1. All the Light We Cannot See, by Anthony Doerr
2. Station Eleven, by Emily St. John Mandel
3. The Goldfinch, by Donna Tartt
4. Redeployment, by Phil Klay
5. Lila, by Marilynne Robinson
6. The Bone Clocks, by David Mitchell
7. Blue Horses, by Mary Oliver
8. The Paying Guests, by Sarah Waters
9. Moriarty, by Anthony Horowitz
10. Colorless Tsukuru and His Years of Pilgrimage, Haruki Murakami
If you think All The Light We Cannot See was outselling everything else last week, you should see this week. That said, it's great to see a pop on Anthony Horowitz's Moriarty, the first sanctioned novel from the Doyle family since House of Silk. Here's a recent story from the Deseret News on the family's tangled web of copyright issues. And this review in the London Telegraph calls Moriarty "Exciting, quirky and true to the spirit of Conan Doyle."
1. The Best Cat Book Ever, by Kate Funk
2. Yes Please, by Amy Poehler
3. The Life-Changing Magic of Tidying Up, by Marie Kondo
4. You are Here, by Marie Kondo
5. Lulu's Christmas Story, by Ludmilla Bollow
6. Deep Down Dark, by Hector Tobar
7. Being Mortal, by Atul Gawande
8. What If, by Randall Munroe
9. Pabst Farms, by John C. Eastberg (event 12/30)
10. The Cook's Illustrated Meat Book, by America's Test Kitchen
I'd like to take credit for our pop in sales (our best week to date) for The Life-Changing Magic of Tidying Up, but I happen to know it is also on Mel's rec shelf, already a national bestseller, and was featured in our holiday gift guide, which has been giving traction to a number of titles. But I should also note the really great interview that Robin Young did with Marie Kondo's editor, Lisa Westmoreland, on Here on Earth. Similarly, we've been pushing Deep Down Dark as the next Unbroken or The Boys in the Boat, but I bet that Ann Patchett selecting the book as the NPR Morning Edition Book Club pick drove a lot of this pop.
1. What the Lady Wants, by Renée Rosen
2. The Storied Life of A.J. Fikry, by Gabrielle Zevin
3. The Luminaries, by Eleanor Catton
4. Orphan Train, by Christina Baker Kline
5. Brewster, by Mark Slouka
6. At Night We Walk in Circles, by Daniel Alarcón
7. The Circle, by Dave Eggers
8. Someone, by Alice McDermott
9. A Child's Christmas in Wales, by Dylan Thomas
10. I Am Pilgrim, by Terry Hayes
So as you can imagine, I've become a bit obsessed with What the Lady Wants. We had a very nice event, and I convinced everyone that we should keep it through Christmas, particularly because so many Milwaukeeans had that ritual of taking the Hiawatha to Chicago and having lunch at the Walnut Room. So I know that the book is fairly regional, but in addition to Chicago, it's important to note that Marshall Field and Company had stores in Texas since the 1970s, and had a good run in Columbus as well, actually two, as they bought the Union and made it a Marshall Fields-owned Halle's store, but only for one year and that probably did not win the hearts of too many in Columbus. So never mind that!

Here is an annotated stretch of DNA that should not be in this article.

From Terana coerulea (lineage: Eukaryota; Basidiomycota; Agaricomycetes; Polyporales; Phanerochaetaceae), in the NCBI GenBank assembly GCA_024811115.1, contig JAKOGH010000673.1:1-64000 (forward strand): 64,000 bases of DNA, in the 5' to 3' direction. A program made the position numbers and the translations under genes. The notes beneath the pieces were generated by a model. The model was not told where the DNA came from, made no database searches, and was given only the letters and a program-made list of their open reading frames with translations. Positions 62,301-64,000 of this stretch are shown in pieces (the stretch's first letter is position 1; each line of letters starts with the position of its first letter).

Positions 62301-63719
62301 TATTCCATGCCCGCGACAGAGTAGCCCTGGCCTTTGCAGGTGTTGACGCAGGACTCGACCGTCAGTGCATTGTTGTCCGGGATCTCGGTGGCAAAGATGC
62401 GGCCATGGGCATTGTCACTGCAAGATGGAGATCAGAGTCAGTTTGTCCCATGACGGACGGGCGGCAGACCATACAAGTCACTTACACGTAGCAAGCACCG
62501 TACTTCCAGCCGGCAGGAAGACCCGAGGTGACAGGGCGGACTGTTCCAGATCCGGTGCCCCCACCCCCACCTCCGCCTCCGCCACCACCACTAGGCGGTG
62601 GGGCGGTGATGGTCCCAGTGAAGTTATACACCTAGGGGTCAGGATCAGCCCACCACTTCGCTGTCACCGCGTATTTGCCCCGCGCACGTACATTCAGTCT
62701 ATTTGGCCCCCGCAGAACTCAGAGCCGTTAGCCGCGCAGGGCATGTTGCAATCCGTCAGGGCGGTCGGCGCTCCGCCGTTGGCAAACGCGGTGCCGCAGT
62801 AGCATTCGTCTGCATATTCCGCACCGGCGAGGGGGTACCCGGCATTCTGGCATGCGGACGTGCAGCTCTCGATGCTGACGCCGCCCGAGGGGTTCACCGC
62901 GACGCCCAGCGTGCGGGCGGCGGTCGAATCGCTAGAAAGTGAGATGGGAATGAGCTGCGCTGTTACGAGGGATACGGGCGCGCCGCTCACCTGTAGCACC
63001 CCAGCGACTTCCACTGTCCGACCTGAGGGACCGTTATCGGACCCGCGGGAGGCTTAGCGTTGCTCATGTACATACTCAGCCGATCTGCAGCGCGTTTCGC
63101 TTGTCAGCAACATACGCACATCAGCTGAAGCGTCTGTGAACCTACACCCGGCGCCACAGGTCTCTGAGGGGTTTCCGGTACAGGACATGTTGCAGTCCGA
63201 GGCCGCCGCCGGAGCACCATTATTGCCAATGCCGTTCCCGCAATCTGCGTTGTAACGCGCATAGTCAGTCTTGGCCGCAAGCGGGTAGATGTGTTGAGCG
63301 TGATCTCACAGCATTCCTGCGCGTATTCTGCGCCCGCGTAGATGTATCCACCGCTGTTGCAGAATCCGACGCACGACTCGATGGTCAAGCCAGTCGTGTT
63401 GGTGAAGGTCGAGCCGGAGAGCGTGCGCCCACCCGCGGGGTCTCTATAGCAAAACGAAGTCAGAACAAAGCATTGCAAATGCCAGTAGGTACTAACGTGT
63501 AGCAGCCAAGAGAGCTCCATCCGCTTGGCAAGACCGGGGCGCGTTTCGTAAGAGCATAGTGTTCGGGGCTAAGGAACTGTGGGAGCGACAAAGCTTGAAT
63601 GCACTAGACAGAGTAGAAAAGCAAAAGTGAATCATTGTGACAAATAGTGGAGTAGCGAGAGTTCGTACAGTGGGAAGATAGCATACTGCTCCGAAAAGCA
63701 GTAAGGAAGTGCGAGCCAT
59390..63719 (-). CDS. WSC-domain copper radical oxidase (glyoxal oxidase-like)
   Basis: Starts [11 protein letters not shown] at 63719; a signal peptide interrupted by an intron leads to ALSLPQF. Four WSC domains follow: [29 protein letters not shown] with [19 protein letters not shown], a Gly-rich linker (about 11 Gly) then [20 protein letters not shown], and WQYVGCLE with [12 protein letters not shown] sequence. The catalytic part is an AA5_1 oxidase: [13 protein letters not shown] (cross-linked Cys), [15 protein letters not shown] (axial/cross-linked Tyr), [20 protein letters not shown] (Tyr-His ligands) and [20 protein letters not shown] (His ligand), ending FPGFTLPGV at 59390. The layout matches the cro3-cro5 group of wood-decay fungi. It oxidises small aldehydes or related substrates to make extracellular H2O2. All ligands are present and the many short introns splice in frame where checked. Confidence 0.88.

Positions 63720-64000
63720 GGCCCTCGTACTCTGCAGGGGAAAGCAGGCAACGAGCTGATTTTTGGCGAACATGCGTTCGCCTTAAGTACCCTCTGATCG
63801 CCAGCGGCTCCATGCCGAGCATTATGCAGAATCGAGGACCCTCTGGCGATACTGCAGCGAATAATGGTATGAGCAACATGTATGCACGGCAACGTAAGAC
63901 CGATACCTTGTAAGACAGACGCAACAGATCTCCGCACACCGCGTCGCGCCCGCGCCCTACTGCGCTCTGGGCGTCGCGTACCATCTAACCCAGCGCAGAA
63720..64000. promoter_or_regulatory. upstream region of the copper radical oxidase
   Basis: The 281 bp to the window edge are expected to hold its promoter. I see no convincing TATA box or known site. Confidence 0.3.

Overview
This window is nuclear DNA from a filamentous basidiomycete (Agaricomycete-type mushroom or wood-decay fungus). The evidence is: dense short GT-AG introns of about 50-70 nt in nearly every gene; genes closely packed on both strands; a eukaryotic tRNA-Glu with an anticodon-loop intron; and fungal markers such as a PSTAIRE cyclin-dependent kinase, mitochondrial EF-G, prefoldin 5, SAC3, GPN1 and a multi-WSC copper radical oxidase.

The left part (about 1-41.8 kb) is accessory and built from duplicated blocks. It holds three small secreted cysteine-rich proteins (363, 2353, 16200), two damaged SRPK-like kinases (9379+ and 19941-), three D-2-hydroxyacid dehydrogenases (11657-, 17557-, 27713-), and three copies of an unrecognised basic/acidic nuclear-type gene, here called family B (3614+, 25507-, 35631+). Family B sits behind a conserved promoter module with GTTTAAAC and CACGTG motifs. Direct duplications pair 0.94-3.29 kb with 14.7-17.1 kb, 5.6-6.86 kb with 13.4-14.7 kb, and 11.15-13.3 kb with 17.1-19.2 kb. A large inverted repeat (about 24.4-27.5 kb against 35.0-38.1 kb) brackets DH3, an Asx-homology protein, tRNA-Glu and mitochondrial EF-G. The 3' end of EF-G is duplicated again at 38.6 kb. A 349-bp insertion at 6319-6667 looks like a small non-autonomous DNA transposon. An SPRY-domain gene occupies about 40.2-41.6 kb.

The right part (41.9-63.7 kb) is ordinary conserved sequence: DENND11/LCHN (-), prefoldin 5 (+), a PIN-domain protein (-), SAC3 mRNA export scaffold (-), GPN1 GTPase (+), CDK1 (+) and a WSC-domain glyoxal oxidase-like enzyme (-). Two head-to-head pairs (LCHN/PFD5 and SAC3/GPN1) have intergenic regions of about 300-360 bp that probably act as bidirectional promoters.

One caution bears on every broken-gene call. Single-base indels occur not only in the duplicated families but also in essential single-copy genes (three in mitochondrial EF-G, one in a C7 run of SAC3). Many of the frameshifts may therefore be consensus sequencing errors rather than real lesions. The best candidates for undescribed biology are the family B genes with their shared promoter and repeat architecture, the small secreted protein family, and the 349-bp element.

But if you loved your old department store, whatever the city, if you watched Mr. Selfridge, or if you like traditional historical fiction, what we would have called of the carriage trade variety, this book is for you.
1. The Boys in the Boat, by Daniel James Brown
2. Eat Bacon, Don't Jog, by Grant Petersen
3. Bad Feminist, by Roxane Gay
4. The Heart of Everything that Is, by Bob Drury and Tom Clavin
5. Holidays on Ice, by David Sedaris
6. Best American Infographics 2014, edited by Nate Silver
7. Unbroken, by Laura Hillenbrand
8. Wild, by Cheryl Strayed
9. Dear Mrs. Griggs, by Genevieve McBride and Stephen Byers
10. The New Jim Crow, by Michelle Alexander
You wouldn't think a Native American history would be the perfect Christmas present, but with the help of Conrad's rec, The Heart of Everything That Is: The Untold Story of Red Cloud,** an American Legend had its best week of sales at Boswell since its paperback publication in September. Per Chuck Haga's review in the (Minneapolis) Star Tribune, "The story of Red Cloud is presented here with all the tension and excitement of a good Western novel, with sketches of greater and lesser Indian fighters, mountain man Jim Bridger, the Pony Express and the Oregon trail, diminishing buffalo herds and spreading cholera."
Books for Younger Kids:
1. Before After, by Matthias Arégui and Anne-Margot Ramstein
2. Countablock, by Christopher Franceschelli with illustrations by Peskimo
3. Little Blue Truck's Christmas, by Alice Schertle, with illustrations by Jill McElmurry
4. Sam and Dave Dig a Hole, by Mac Barnett, with illustrations by Jon Klassen
5. Flashlight, by Lizi Boyd
6. Princess in Black, by Shannon Hale and Dean Hale, with illustrations by LeUyen Phan